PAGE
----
Kabab means "cooking on fire" and koobideh or koubideh refers to the style that meat was prepared, originally meat was placed on a flat stone (precisely a black flat stone) and smashed with a wooden mallet. It is cooked on a "Seekh" means skewer (written سیخ) in Persian.
The phrase “Kabab” or "kebab" is Persian in origin and Arabic tradition has it that the dish was invented by medieval Persian soldiers who used their swords to grill meat over open-field fires. Later on Swords were replaced by skewers.
Lamb or beef (precisely 20% fat, 80% meat) is minced twice for a finer consistency. Salt, garlic powder, black pepper, celery powder, sumac, very finely grated onion (the extra juice is squeezed out and saved for later) and one egg yolk per pound of meat are added. All ingredients are mixed, covered, and left to marinate in the refrigerator for at least four hours or overnight.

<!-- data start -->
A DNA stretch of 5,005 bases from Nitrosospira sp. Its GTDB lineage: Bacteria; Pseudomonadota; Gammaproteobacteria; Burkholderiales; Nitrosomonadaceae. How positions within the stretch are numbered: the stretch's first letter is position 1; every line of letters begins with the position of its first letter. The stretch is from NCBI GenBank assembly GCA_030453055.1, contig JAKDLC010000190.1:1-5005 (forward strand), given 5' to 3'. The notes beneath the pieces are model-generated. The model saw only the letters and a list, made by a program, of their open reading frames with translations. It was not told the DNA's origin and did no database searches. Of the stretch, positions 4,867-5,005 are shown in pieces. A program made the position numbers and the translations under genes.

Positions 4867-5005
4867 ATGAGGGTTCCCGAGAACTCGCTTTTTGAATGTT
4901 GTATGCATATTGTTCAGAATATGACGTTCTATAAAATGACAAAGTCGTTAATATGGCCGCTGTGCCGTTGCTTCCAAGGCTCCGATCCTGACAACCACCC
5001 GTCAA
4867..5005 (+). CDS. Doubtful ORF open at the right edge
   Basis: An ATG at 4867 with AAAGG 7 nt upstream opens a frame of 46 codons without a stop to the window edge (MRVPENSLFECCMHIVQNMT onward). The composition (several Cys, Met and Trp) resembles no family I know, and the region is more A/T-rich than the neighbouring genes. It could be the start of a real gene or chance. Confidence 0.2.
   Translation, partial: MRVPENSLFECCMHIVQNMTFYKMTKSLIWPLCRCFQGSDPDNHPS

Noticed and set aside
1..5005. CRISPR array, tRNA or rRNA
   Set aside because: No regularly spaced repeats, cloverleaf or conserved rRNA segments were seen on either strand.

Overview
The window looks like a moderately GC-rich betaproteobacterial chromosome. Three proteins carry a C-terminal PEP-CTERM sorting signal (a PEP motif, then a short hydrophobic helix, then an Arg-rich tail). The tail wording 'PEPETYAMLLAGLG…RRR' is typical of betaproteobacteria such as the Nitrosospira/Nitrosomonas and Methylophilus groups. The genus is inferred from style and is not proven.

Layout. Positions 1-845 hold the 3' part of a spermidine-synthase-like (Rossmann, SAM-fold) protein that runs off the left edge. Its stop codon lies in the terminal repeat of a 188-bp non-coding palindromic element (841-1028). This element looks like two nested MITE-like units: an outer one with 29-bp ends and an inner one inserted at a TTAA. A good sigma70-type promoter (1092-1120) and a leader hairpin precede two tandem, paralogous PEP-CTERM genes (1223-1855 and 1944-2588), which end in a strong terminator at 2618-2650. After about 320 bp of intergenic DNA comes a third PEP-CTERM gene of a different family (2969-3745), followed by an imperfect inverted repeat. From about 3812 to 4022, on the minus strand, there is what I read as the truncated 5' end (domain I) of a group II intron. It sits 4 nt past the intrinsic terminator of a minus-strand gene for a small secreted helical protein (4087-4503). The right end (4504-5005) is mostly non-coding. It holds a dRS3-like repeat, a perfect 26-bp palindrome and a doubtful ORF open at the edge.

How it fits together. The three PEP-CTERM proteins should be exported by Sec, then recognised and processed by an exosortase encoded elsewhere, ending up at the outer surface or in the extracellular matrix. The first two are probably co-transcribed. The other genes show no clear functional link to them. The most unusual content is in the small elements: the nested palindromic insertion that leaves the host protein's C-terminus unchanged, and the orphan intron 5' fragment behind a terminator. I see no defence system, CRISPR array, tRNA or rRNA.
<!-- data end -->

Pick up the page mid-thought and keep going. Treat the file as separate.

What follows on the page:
Kabab koobideh is grilled on skewers, traditionally over hot coal, and is served with Polo (Persian Rice pilaf with oil, salt and saffron), accompanied by grilled tomatoes and onions. Sumac is usually served as a tableside garnishing spice.
Chicken kabab koobideh is made using chives or green onions, parsley, salt and pepper–no turmeric and no sumac. It is served over Baghali Polo (dill and broad bean rice pilaf).